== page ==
I'm ready to replace my 128GB SSD with a 1TB SSD. Current drive identifies as "1M253138E-128GM-B" which makes me think the drive I need should have 2 cutouts on the connection end, but I'm not certain of that. Crucial's website says their
Looks like manual says it supports BOTH M.2 NVMe SSD's and M.2 SATA SSD's. But the existing drive is SATA therefore I would use M.2 SATA to be sure is to be sure. From that point, please use Crucial MX500, not P5.
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"Looks like manual says it supports BOTH M.2 NVMe SSD's and M.2 SATA SSD's. But the existing drive is SATA therefore I would use M.2 SATA to be sure is to be sure. From that point, please use Crucial MX500, not P5."
It was very helpful because I had not thought about the NVMe vs SATA issue and since my current drive is SATA your suggestion is perfect -- stick with what I have. I am concerned about secondary issues because no one who has done this project on my same model/series Envy laptop responded to my question and I have a couple of concerns that you may be able to help me with.
First, the Crucial install guide says I might see some messages about enabling and disabling shared bandwidth of SATA ports, and that I will be able to configure my hardware for optimal performance and avoid malfunctions by obtaining detailed information about your motherboard from the manufacturer. But I don't currently have that detailed information. Is that something you think I should be concerned about?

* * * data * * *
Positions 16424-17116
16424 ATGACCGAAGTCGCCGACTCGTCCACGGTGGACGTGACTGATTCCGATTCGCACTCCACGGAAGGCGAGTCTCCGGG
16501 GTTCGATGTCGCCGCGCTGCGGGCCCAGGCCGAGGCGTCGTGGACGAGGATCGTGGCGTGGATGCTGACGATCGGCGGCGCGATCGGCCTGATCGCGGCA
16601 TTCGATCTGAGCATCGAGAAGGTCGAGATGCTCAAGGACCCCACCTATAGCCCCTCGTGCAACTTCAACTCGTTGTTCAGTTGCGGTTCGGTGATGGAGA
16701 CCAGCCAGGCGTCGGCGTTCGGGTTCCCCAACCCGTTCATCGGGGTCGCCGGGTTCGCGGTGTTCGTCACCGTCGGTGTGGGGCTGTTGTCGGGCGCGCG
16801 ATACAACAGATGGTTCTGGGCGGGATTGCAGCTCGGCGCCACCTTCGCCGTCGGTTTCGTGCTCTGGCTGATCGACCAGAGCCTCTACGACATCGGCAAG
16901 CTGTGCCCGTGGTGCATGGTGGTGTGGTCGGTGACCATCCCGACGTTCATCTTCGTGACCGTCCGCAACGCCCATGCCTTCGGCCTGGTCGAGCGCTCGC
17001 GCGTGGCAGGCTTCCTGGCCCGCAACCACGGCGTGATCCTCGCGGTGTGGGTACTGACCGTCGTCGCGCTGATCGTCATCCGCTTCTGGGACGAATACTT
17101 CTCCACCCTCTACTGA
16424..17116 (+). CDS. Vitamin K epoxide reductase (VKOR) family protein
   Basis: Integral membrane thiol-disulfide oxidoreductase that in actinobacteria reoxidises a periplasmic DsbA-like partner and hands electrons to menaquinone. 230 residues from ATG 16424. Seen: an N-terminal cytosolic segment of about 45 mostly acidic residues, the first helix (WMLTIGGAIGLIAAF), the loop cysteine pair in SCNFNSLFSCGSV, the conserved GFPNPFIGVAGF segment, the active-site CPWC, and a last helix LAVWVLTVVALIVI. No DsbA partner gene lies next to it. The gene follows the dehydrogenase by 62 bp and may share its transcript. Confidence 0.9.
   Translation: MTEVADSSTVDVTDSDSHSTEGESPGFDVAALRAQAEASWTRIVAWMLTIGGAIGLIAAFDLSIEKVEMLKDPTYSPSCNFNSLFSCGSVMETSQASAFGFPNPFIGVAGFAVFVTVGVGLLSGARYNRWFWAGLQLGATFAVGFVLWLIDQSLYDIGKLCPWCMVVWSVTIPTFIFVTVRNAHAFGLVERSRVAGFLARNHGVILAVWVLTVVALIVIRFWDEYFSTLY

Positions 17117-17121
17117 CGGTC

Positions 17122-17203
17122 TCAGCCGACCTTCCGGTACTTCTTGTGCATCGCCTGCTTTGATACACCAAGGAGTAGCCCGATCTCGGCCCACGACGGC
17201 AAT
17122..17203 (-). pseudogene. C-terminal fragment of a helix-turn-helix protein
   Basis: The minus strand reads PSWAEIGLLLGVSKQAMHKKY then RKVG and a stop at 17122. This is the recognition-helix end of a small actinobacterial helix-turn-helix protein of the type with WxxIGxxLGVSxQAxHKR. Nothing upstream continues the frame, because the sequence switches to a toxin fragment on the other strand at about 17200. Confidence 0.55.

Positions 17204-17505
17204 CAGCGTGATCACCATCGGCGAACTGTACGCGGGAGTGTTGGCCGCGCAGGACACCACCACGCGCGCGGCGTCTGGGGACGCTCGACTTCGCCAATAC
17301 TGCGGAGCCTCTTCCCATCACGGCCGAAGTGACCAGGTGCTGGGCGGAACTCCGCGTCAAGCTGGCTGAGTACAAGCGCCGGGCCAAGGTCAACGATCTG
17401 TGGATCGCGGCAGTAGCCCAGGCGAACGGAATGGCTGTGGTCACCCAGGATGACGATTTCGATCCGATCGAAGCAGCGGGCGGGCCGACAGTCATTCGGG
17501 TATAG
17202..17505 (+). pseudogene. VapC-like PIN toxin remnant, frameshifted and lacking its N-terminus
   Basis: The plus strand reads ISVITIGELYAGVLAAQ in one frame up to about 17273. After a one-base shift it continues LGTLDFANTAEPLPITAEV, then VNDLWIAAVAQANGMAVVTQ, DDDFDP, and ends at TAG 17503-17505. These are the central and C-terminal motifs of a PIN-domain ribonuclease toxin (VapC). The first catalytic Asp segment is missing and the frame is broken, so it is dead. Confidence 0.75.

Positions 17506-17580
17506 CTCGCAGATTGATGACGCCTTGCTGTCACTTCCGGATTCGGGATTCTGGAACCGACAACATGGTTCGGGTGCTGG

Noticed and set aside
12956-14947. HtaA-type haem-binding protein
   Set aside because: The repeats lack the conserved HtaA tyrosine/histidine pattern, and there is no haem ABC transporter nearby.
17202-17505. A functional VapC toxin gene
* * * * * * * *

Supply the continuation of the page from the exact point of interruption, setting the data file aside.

Second, the Crucial install guide says If my old storage drive is 128GB and I copy its contents to a larger SSD, the SSD may show up in my system as a 128GB drive, even though it’s actually the larger size. No need to fear, they say – I'll still be able to store more on it, but I’ll need to make some adjustments to the drive’s settings. Are they speaking of BIOS settings? Motherboard settings? Something else? Might you be able to point me to an article or two that provides more detailed information about settings changes when increasing a computer's primary/OS hard drive capacity?
Thanks for your patience with an old EE who studied tubes, but is striving to keep up with technology with his own hands involved.
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